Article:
Easy essential oil substitutions
Have you found an essential oil recipe that you’d like to try but you’re missing one or two of the oils it requires? If so, this is the perfect time to start your very own essential oil substitution chart.
There are many essential oil substitution charts available online that you can refer to. However, it’s recommended that you make your own notes and adjustments as you go through them. In doing so, you’ll ensure that your chart eventually reflects your personal preferences and needs.
One of the many wonderful aspects of essential oils is that there are always a few different options that you can use for whatever emotional, mental, physical or spiritual issue you want to address. Essential oils can be categorized according to their aroma. Although you’ll find some variation online, the scent categories generally include the following: Camphoraceous, Minty, Herbaceous, Citrus, Sweet, Floral, Earthy, Resinous, Spicy and Woody.
Sometimes, these scent families overlap or are combined, and the oils can fall into several of the categories. However, this makes finding substitutes easy and fun.
If you’re curious about finding out more about essential oil substitutions, this guide tells you everything you need to know.
- Factors to consider when substituting essential oils
- Aromatic substitutes
- Therapeutic substitutes
- Healthier hair and skin
- Calm and sleep
- Emotional support
- Energy and exercise
- Breathe easier
- Wellness and comfort
- Essential oil substitution FAQs
- Is it safe to substitute essential oils?
- Do I need to dilute essential oils when using them topically? If so, why?
- How do I find out about essential oil substitutions?
- Use essential oil substitutions for the results you want
Factors to consider when substituting essential oils
The most important aspect to think about before you start using an essential oil substitution chart is what your purpose for using the oils is. Are you blending to create a specific aroma or scent for your diffuser? Or are you looking to combine oils for a particular therapeutic outcome?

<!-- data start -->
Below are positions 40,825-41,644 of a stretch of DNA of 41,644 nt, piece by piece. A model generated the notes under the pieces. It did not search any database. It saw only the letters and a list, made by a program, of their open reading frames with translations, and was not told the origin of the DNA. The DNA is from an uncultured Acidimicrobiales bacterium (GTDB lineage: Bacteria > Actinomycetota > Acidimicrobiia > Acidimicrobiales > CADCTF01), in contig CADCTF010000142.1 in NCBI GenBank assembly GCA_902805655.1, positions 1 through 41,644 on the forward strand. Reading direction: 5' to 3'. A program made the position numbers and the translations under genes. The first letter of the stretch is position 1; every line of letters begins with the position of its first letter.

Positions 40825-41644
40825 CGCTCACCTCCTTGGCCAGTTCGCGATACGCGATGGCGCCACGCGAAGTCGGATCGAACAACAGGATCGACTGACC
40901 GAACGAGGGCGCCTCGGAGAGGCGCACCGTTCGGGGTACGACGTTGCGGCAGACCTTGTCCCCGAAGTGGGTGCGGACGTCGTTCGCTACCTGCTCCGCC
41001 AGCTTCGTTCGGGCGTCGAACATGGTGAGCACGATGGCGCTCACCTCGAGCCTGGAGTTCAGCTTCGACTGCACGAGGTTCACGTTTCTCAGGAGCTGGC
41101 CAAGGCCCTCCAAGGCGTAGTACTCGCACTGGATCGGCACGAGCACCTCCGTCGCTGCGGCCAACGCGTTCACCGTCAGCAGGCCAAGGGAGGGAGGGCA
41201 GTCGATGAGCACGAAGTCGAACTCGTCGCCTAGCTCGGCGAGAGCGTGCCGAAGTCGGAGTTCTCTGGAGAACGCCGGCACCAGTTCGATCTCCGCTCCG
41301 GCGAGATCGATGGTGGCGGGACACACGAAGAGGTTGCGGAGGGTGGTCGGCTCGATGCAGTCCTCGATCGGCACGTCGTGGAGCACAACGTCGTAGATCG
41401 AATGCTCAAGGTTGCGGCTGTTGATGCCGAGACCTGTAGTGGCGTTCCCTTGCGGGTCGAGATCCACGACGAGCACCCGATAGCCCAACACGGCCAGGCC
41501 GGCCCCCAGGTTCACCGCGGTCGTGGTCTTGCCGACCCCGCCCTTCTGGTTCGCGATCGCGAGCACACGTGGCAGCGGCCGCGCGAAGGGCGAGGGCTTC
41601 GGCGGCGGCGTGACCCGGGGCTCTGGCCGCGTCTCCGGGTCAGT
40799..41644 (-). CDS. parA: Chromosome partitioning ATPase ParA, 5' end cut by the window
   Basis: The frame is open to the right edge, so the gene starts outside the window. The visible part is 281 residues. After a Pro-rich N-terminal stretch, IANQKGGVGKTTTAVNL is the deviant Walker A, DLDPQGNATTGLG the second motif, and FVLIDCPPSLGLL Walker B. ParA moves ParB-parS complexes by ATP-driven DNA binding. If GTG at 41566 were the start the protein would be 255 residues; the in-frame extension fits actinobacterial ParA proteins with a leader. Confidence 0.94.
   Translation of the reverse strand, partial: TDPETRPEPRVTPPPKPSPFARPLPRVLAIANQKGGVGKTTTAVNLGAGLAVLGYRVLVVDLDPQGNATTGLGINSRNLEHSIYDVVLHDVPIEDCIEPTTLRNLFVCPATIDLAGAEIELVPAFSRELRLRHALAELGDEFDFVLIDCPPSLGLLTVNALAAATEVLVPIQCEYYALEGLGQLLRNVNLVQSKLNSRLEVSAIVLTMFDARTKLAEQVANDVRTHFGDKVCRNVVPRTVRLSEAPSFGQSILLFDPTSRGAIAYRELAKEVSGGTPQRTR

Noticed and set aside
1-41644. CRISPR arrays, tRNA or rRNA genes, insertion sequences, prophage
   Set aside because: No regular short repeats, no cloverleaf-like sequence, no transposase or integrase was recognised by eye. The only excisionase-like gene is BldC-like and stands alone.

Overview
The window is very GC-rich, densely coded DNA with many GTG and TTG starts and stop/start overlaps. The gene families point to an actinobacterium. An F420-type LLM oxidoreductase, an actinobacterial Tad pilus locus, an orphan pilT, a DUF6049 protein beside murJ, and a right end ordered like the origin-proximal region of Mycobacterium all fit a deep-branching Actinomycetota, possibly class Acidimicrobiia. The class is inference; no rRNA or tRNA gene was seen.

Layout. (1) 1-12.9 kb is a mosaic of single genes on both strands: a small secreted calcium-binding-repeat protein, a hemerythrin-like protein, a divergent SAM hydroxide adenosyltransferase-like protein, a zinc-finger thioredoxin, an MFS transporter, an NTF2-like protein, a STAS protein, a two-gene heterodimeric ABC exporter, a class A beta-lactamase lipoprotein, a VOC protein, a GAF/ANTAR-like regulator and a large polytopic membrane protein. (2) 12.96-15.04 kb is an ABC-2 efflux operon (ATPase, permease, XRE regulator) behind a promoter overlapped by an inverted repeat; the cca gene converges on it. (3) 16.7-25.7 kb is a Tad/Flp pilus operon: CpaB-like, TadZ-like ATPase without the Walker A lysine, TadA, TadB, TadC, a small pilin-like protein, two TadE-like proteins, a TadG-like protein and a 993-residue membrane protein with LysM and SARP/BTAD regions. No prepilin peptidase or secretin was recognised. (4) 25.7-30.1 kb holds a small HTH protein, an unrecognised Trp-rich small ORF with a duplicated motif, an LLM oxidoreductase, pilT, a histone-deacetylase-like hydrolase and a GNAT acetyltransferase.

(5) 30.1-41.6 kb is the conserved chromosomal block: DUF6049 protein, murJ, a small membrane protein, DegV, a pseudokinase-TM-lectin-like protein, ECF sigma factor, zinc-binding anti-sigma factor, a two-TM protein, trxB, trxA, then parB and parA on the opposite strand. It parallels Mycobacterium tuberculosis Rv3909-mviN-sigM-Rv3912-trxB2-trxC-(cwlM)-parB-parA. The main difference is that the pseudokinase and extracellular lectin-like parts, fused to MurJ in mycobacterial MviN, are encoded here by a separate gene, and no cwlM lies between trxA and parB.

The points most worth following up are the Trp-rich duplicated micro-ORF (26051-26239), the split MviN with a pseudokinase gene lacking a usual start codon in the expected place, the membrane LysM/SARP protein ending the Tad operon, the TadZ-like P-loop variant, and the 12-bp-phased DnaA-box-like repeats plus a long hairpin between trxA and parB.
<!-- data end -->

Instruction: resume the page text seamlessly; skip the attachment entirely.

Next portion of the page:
If you’re making a scent blend so that your environment smells a certain way, you’ll need to stick to oils that have a similar aroma. If you want to treat a particular ailment, you will need to choose oils that offer the same types of benefits.
It may make sense for you to create two essential oil substitution charts, one that’s aroma based and one that is therapy based. This way, you can always refer to the chart that suits your purpose and can make substitutions that suit your scent preferences or therapeutic needs.
When you’re substituting oils for an aromatic blend, you need to focus on the oils’ scents. This is the essential oil substitution chart you’ll use when you’re making body sprays, lotions, natural perfumes or roll-ons, where the fragrance is key. In this case, you’ll need to stick to oils in the same scent family.
The following make great substitutions:
This spicy essential oil is an excellent choice when you want to set a warm, comfortable tone for a room. Frankincense essential oil is from the same aroma family, and its warm and spicy scent makes it a good substitute for helichrysum.
Sandalwood is categorized as woody and can be substituted with cedarwood essential oil or frankincense to get that grounding, musky scent or with cypress, spruce or fir to get a more forest-like scent.
A member of the Mint family, spearmint is strongly aromatic and is often used to create air fresheners. Spearmint is an invigorating and uplifting scent and a great option for your diffuser if you need energy. Substitutions with a similar perk-me-up scent include pennyroyal, peppermint essential oil and wintergreen.
While creating a pleasant-smelling blend is still important, this essential oil substitution chart will be more based on the therapeutic properties of the oils you’re using.